So why this obsession with The Office?  Why do I love this series so much that most people are ambivalent to and some down right hate it?  I have contemplated this at length and I think it is the depth of the characters that really appeals to me and how each time I watch it, I learn something new about the characters and their relationship to one another.

I remember when I first watched the series it was about mid season in season two.  The was so much I missed the first time through that I can scarcely believe it.  For example, I remember when Jim caught Dwight and Angela going at it in the office.  I was as shocked as he was by this!  I missed all the signs and innuendo about them.  Upon review I was shocked that I missed it all.

Now as I rewatch each episode, I discover similar, if less pronounced, pieces of the puzzle as it were.

One thing that always astounds me is how Michael Scott (Steve Carrell) is such a buffoon 90% of the time, but when it counts, he is a genius.  After forming the Michael Scott Paper Company and he is negotiating with David Wallace he points out that his company doesn’t need to survive that long, but only need to survive to the next Dunder Mifflin board meeting at which point David Wallace will be out of a job for letting their most successful branch fail.  Or when he throws Jan under the bus at the deposition when he realizes that she had already planned to do the same to him by bringing his diary to present as evidence in the lawsuit against Dunder Mifflin.

It is the writting and the actors that bring these character to life.  They make it more than a simple half-hour sitcom on Thursday nights.  They bring life and heart to the characters.  The bring a depth that can be easily overlooked or missed by the casual viewer.

Michael Scott always refered to the people in The Office as a family.  Over the years, despite their differences, the story grew to show how right he was: they did form a family.  A crazy, mixed up, mostly psychotic family, but a family none the less.

I will miss watching their antics.  It was always a bright spots of my week.

But I always have them on DVD.  And Netflix.  And Tuesday night on TBS, And on Hulu, and….

Michael Scarn lives!!!!

TaxAct vs TurboTax…My humble opinion

Like most people, I loathe doing taxes.  Getting the forms, collecting all the right paperwork, calling the different places for information that should have been given but wasn’t….always a headache.  But even more than doing the actual taxes is the fear of the dreaded audit.  The tax code in the U.S. is staggering in scope.   Even being as diligent as I can possibly can, there is always a fear that something is going to be forgotten or missed and thus triggering the infamous IRS audit.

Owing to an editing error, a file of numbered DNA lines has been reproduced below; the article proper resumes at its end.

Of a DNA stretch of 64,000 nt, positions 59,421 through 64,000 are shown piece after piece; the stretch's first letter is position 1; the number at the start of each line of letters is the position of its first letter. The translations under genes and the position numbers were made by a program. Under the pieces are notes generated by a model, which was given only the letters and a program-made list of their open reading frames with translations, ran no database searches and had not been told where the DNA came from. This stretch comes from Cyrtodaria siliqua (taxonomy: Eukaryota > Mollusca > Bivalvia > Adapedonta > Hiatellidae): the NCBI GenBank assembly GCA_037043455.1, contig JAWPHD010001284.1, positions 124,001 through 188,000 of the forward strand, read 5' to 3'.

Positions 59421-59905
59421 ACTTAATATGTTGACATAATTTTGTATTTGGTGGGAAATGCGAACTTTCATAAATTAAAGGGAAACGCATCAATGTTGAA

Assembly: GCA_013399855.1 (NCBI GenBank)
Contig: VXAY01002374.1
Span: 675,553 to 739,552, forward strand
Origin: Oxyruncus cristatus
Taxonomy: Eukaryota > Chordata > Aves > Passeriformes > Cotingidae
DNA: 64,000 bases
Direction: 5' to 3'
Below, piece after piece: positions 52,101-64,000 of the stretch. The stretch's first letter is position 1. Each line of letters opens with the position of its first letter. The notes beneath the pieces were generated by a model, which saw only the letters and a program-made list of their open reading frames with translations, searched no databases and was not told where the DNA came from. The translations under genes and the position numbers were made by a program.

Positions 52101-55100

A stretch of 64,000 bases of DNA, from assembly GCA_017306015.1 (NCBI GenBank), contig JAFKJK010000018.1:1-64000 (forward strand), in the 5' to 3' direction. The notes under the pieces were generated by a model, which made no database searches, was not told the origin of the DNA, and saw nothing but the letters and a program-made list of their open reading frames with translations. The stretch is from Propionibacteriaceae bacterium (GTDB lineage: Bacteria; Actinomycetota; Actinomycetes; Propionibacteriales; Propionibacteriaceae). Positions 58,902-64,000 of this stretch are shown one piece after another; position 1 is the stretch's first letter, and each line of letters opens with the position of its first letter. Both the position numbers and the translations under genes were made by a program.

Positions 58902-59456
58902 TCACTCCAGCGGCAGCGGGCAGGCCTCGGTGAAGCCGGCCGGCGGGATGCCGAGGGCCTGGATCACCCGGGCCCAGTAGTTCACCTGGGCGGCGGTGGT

To help me minimize the risk, I have been using TurboTax Online since 2007.  And while I love the software for its ease of use and support, one thing I didn’t like was the price.  For me it runs about $100 per year to do both state and federal returns.  And while I hated paying it, I would swallow it because it was just so quick and easy to use.

So this year I decided to try another programs to see if it was as good at a lower cost.  After reading a few reviews, I decided to try TaxAct.  It was pretty highly rated, and at 1/3 the cost of TurboTax Online, why not give it a shot?

I downloaded the stand alone TaxAct Deluxe with my state for about $30.  My initial impression was positive, but I had forgotten all of the things TurboTax automated from previous years.   Still it wasn’t too bad.

Then I came to the part where it asks for interest that was received.  I had a few bank accounts that I did not receive a 1099-INT because the total interest was less than $10.  Unlike TurboTax, which asks for the name of the institution and a few other items, TaxAct wanted me to fill out a 1099-INT.  And that’s fine too.  But the issue was I did not have a payee EID number for the banks.  (On a separate, but related, note, when I asked the banks for this information one of them said “Oh, we don’t give that information out.”  When I told them that I needed it to fill out a 1099-INT form for the IRS she told me that she couldn’t give that information out to “just anyone” and suggested I not even tell the IRS about it.  Good Grief!)

So this led me down the first of many wild goose chases with TaxAct that end up with me calling the IRS for advice/direction on three separate issues.  I have never needed to do that with TurboTax.

Another point of issue was on the charitable donation portion of Schedule A.  TurboTax prompts you to input the specific information (who, what, where, how much) for all the charities and keeps a record of it for your future use.   TaxAct simply asks for how much.  And while that might be fine for most purposes, if I need to go back and look at the details from a prior year, TurboTax makes this much easier through better record keeping.

And the final think that set me on edge was on the Illinois State form.  Illinois has a “Use Tax” for anything that you buy on the internet that doesn’t charge state sales tax (we’re looking at you, Amazon…)  TurboTax always used to calculate this for me, but TaxAct want me to get the form and calculate it myself.  This made me very nervous, especially considering I did not have the UT form they mentioned nor did I know where to get it.  Later I found out that it was simply the total amount purchase times the state sales take rate of 6.25%.  Duh!